It was a transition not without difficulty. Public trust in the Canadian military descended into abhorrence following the torture and death of a Somali teenager at the hands of Canadian paratroopers in 1993. Concurrent budget cuts nearly rendered our soldiers, sailors and aircrew invisible, ineffectual and irrelevant before the military was reborn—in the public eye, at least—in the post-9/11 mountains, deserts and villages of Afghanistan.
(WATCH OUR INTERVIEW WITH THE CANADIAN WAR MUSEUM’S ANDREW BURTCH)
In the 296 square metres of newly renovated space, the museum tells these stories in words, pictures and artifacts, both military and otherwise.
There are Atropine injectors from the Gulf War, antidotes to anticipated nerve-gas attacks that never came; a weathered Lee-Enfield rifle that had somehow found its way from Canada to an isolated Somalian village; machetes that had been wielded by Hutus in the horrendous hacking deaths of thousands of Tutsis in Rwanda.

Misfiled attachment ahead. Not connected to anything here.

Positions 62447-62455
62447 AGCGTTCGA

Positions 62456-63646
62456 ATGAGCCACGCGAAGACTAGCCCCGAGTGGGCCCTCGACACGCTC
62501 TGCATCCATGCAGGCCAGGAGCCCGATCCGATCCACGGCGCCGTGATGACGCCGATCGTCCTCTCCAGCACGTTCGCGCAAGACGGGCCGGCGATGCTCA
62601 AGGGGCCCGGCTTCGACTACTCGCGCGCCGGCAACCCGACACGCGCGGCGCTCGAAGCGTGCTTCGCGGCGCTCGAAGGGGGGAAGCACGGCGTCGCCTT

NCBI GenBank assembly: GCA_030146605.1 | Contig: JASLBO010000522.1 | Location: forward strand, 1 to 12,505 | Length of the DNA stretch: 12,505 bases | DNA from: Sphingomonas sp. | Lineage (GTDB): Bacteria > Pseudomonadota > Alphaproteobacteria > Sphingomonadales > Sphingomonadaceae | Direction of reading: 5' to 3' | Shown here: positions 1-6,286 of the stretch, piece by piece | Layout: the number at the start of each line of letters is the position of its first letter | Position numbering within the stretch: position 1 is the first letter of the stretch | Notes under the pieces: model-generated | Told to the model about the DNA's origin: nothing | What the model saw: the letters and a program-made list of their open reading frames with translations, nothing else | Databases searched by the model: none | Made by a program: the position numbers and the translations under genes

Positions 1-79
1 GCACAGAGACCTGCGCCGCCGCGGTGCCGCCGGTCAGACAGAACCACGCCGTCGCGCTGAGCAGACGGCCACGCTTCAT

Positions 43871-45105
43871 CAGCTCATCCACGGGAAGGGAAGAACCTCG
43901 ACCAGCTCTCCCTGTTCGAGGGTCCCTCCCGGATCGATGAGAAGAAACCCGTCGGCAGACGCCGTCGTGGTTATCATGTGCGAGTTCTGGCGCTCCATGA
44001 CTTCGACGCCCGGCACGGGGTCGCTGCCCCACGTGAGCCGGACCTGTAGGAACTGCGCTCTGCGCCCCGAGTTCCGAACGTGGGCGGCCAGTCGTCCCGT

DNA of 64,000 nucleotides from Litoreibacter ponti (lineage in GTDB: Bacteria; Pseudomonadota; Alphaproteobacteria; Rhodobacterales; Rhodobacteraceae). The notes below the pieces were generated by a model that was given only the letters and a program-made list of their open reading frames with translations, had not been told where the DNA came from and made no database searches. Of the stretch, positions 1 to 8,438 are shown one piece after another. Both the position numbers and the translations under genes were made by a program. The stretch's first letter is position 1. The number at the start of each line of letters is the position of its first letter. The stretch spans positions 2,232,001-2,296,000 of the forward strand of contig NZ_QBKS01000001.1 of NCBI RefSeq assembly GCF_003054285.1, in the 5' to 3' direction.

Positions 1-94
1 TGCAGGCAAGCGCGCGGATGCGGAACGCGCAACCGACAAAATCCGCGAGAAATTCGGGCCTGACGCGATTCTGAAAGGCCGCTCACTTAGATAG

A glass case contains weapons that crew from HMCS Winnipeg seized from pirates off Somalia: a rocket-propelled grenade launcher, a battered variant of the American M16 rifle, and a hammer.
The section on the former Yugoslavia declares “no peace to keep,” illustrating the mass graves of Srebrenica and casting light on the 15-hour firefight that took place in the Medak Pocket in 1993—an incident few Canadians were aware of or likely would have cared about, given the prevailing attitude of the day.
Posted on a wall, the words of Sergeant Grant Greenall expressed the frustrations of many a peacekeeper whose hands were inevitably tied by their masters’ restrictive rules of engagement: “We weren’t allowed to shoot at anybody to protect ourselves unless we were actually taking effective fire.” In other words, Canadians had to get shot before they could shoot back.